Shell's woes can only get worse

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The Independent Online
Poor Shell - what another fine mess you've got yourself in. The company could well be forced into another confidence-shattering U-turn over Brent Spar, the oil storage installation that now languishes in a Norwegian fjord while Shell looks at how to dispose of it. The British Government has made clear it will set tough conditions for an inshore break-up, and that it may rule out any new proposal altogether if it does not come up to scratch. After the fury stirred up in Whitehall by the last U-turn, these are not empty threats.

Tim Eggar, the industry and energy minister, dropped a very public hint in the Commons this week that Shell will have to look again at ocean disposal as it develops the possibilities left to it, and he would no doubt be delighted to see the company go back to its original plan, which is what an increasing body of opinion now expects.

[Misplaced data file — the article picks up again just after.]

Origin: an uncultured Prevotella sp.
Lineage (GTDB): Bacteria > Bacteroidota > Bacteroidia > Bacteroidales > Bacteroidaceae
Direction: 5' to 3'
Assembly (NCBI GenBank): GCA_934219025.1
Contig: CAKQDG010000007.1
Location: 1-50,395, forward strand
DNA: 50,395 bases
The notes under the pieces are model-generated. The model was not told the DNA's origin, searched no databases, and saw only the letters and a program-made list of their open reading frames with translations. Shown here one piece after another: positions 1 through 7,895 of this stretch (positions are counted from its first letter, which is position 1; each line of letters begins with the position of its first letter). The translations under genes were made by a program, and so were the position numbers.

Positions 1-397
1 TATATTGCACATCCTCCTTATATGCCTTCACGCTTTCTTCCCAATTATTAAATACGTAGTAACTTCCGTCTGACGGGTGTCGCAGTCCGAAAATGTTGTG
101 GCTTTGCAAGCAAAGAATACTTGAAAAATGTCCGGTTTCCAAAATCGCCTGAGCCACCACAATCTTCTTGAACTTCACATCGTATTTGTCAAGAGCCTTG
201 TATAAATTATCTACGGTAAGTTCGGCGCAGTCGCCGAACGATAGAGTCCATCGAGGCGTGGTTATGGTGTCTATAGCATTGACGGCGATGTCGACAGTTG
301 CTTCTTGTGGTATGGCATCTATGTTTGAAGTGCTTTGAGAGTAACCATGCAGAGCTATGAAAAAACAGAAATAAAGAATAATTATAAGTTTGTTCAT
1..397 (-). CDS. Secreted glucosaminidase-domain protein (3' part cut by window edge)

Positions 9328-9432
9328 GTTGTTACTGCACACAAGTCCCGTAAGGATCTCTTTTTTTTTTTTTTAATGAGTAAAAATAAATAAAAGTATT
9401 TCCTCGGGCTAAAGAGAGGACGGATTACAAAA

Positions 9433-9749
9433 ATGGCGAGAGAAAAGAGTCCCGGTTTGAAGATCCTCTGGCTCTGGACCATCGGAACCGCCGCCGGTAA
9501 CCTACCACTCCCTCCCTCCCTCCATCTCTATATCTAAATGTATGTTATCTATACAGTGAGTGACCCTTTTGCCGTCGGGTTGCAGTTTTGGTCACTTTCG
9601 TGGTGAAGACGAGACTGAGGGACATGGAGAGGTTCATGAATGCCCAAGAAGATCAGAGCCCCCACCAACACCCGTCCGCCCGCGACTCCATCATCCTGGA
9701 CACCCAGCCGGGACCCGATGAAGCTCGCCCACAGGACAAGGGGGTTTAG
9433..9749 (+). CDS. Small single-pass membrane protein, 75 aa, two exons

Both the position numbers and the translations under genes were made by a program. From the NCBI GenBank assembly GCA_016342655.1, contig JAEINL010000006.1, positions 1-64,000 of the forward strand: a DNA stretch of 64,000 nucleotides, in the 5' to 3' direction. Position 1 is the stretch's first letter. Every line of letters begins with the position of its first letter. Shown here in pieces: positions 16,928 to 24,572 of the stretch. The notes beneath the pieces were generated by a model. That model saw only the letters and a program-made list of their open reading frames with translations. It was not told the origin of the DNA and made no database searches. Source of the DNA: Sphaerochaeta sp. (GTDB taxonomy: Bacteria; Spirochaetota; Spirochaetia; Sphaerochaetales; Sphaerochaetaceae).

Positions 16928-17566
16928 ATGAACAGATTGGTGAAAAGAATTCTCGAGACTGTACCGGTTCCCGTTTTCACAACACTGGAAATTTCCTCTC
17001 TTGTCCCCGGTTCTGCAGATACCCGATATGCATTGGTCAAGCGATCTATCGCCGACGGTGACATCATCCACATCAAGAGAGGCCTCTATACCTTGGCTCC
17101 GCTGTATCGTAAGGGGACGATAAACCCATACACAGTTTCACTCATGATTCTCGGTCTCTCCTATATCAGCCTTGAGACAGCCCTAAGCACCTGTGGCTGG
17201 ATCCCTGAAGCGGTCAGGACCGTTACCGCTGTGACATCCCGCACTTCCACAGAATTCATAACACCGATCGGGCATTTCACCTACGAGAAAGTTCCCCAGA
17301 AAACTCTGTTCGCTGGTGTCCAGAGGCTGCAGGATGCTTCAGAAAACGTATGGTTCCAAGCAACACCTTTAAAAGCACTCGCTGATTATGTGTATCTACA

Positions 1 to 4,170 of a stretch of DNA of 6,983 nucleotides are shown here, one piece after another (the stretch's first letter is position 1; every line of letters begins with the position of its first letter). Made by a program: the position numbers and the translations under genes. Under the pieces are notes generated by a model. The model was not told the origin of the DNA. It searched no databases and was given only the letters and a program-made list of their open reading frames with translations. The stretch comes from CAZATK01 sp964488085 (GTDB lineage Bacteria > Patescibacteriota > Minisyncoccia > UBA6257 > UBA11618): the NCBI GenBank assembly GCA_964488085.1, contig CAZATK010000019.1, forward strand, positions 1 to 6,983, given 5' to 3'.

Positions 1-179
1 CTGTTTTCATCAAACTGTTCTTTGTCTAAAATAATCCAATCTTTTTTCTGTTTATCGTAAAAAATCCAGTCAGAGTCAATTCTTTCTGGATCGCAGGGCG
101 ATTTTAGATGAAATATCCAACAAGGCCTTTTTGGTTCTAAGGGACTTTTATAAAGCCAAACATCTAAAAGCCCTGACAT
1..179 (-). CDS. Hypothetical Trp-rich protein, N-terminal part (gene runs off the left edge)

An inshore disposal operation around the UK is limited to a few deep- water coastal sites which have yet to be licensed by the Government to carry out the work. Few realise quite how shallow the continental shelf is around most of the UK, and for that matter the German coast, where the voters of Lower Saxony may come to regret the suggestion made by the state's environment ministry that break-up could be done in a local yard.

In the UK, possible sites are mainly in Scotland, where the idea will be about as popular as having a nuclear dump in the backyard. Greenpeace is not the only capable protest group around. Shell's troubles are far from over.

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